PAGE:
As I write, the general election results are coming in and it seems that the ruling PP [Conservative] party has been roundly punished by the Spanish public for their premature - and possibly cynical - attempt to lay the blame for Thursday's atrocity at the door of the Basque terrorist group, Eta. In effect, the PP party - which had a 10 point lead only a short while ago - is paying the price for taking the country into a war opposed by over 90 per cent of the population. On the other hand, what does it signify that the result would almost certainly have been different if the bombs had not gone off? Were people only supporting the PP on a contingency basis - with the proviso that the war wasn't brought home to Spain - or is a significant proportion of voters prepared to switch its vote on purely emotional grounds? The latter, I suspect. Such is democracy.

Anyway, I took part in the local manifestation of solidarity on Friday night - having passed through Madrid's Chamartin station only hours before the explosions the day before. So the following article from today's Sunday Telegraph had particular resonance for me. I hope Mr Howse doesn't mind me reproducing it:-

I have seen Spain's unity before By Christopher Howse

What brought tears to the eyes more readily perhaps even than the millions in Madrid were the crowds filling the normally windswept spaces around the bandstand next to Bilbao's Town Hall. For the people of Bilbao have marched against Eta before, and walls are scrawled with Eta Ez! - the Basque for "Eta No". It never stopped Eta.

What did those crowds think they were doing? Not preventing terrorism, but manifesting - in a manifestacion - a united attitude to it. Did those eight million really show the unity of Spain on Friday night? After all there is not one Spain. The monarch is "King of the Spains". Some of the Basques, but also some Catalans, Galicians, Asturians, Aragonese, even Leonese, demand independence.

This country more than twice the area of the United Kingdom, with only two thirds of the population, seems ready to fall apart. Spain invented the word guerrilla. And there are plenty of old people who remember when it tore itself in two in a civil war which killed half a million, or a million - no one was keeping count.

More than that, the Spanish character is often described as solipsistic. "La vida es sueno" - Life's a dream - and the only person to believe in is oneself. In church, the Spanish are undistracted by flapping fans or fidgeting children; it is as if externals disappear. No one can blank a wheedling beggar with so little indication of even seeing him as a Spaniard can.

Something of that haughty resistance to externals could be seen on the set face of the 9th Marquis of Tamaron, the Spanish ambassador in London, as he expressed in clipped English how much he despised the bombers.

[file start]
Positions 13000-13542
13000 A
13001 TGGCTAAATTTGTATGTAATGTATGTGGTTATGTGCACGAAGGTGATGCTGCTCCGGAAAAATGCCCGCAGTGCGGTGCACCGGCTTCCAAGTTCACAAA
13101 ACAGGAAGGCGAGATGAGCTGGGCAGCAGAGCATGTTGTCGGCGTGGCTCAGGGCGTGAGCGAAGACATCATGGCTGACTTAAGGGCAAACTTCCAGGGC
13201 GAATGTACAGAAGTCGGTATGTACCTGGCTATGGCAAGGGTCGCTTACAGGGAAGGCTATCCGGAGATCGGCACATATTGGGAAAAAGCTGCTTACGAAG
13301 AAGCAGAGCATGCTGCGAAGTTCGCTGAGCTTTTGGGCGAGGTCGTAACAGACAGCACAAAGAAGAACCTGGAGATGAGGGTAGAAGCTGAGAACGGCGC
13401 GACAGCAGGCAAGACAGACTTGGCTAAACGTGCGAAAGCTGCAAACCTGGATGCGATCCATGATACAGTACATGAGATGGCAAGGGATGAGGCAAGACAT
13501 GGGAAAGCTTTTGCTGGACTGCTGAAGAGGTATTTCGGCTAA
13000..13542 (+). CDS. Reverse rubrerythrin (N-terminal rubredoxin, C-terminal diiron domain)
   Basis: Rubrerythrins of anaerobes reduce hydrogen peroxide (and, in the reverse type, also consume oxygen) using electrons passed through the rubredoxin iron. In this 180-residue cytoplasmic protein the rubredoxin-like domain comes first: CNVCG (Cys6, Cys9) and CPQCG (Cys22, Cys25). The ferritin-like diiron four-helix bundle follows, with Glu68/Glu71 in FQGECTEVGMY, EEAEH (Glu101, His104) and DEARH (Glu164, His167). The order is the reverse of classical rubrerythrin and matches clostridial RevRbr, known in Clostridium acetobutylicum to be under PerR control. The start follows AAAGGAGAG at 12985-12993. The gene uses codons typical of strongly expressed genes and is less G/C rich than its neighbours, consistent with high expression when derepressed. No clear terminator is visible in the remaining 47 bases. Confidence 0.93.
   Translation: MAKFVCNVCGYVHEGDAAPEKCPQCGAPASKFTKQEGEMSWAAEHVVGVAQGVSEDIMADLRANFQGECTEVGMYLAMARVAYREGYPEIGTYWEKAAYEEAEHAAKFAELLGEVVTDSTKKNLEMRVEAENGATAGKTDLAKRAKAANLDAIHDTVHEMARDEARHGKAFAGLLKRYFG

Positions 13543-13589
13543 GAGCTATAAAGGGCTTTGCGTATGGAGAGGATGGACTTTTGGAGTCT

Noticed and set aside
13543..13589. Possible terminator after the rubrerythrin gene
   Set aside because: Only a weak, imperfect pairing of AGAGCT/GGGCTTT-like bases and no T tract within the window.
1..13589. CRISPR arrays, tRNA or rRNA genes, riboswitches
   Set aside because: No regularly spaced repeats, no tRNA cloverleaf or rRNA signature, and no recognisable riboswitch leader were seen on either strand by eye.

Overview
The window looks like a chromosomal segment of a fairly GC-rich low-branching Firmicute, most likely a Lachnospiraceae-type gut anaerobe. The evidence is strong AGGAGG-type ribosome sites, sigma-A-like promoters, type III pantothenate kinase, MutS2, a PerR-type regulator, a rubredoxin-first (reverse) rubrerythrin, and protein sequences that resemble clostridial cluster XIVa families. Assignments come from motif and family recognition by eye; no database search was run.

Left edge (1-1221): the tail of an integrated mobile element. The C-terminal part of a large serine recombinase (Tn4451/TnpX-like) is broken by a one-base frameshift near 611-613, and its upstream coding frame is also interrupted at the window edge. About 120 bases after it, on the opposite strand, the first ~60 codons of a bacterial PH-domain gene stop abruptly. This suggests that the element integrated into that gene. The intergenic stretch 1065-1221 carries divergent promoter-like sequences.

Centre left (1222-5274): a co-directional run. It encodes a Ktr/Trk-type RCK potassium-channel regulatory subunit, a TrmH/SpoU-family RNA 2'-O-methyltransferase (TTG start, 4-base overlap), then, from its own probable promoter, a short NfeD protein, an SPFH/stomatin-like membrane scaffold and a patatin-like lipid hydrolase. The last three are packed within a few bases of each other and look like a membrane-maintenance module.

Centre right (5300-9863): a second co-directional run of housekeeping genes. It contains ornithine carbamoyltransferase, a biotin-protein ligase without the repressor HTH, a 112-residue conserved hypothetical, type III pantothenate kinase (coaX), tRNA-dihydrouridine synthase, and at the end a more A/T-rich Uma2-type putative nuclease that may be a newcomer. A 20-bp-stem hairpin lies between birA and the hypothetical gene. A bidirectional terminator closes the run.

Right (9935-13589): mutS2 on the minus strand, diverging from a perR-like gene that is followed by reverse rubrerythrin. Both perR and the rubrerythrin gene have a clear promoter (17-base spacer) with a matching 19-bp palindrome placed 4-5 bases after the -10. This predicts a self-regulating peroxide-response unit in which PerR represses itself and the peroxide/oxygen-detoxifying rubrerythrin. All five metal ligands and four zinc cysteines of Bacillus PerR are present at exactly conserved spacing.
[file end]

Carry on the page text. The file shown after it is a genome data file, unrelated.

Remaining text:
The demonstrating crowds too showed disdain, and they showed courage. Another bomb might well have been set off in such a crowd. But they would not care any more than they took notice of the cold puddles through which they shuffled. If the British are surprisingly stoical in war, with the Spanish it is no surprise.

Spanish unity is not primarily political. It comes from the daily traditions of life. The Spanish live in public. They socialise not round the hearth but in the town square. At seven or eight in the evening - the time of those demonstrations - streets are suddenly full of people, as if invited, taking a paseo, a stroll, with husbands, with girlfriends, with little children who are sat up on the stainless steel bar counter while parents take a little glass of yellow beer and move on. This is not only in the warm south; in wintry Toledo they muffle themselves up and throng the Zocodover, as picaresque assemblies filled the same square before Madrid ever became capital.

Such cohesion of neighbours is even more easily seen in villages. The Spanish for a village is 'pueblo' - the people. National laws may be ignored - taxes or compulsory crash-helmets - but the pueblo behaves in unconscious unity, like a school of fish wheeling in unison. This unity applies to morality as much as to daily customs. To act against the mores of the pueblo is to be sin verguenza, shameless - an outcast, worse than a prostitute - like a bomber.

Lope de Vega latched on to this truth in the 17th century with his celebrated play Fuente Ovejuna. It deals with a village (present population, 3,110) that committed a murderous act. When the investigating magistrate tries to find the culprit he gets nothing but the answer: Fuente Ovejuna did it.

What goes for killing goes for suffering. When King Juan Carlos - a black-ribboned flag of all Spain behind him - said on television "Your king suffers with you", he was not providing a touchy-feely soundbite. As a constitutional monarch he stands or falls with the people. He entered into democracy on the death of Franco at the same time that they did. Whatever happens, it happens to all the people.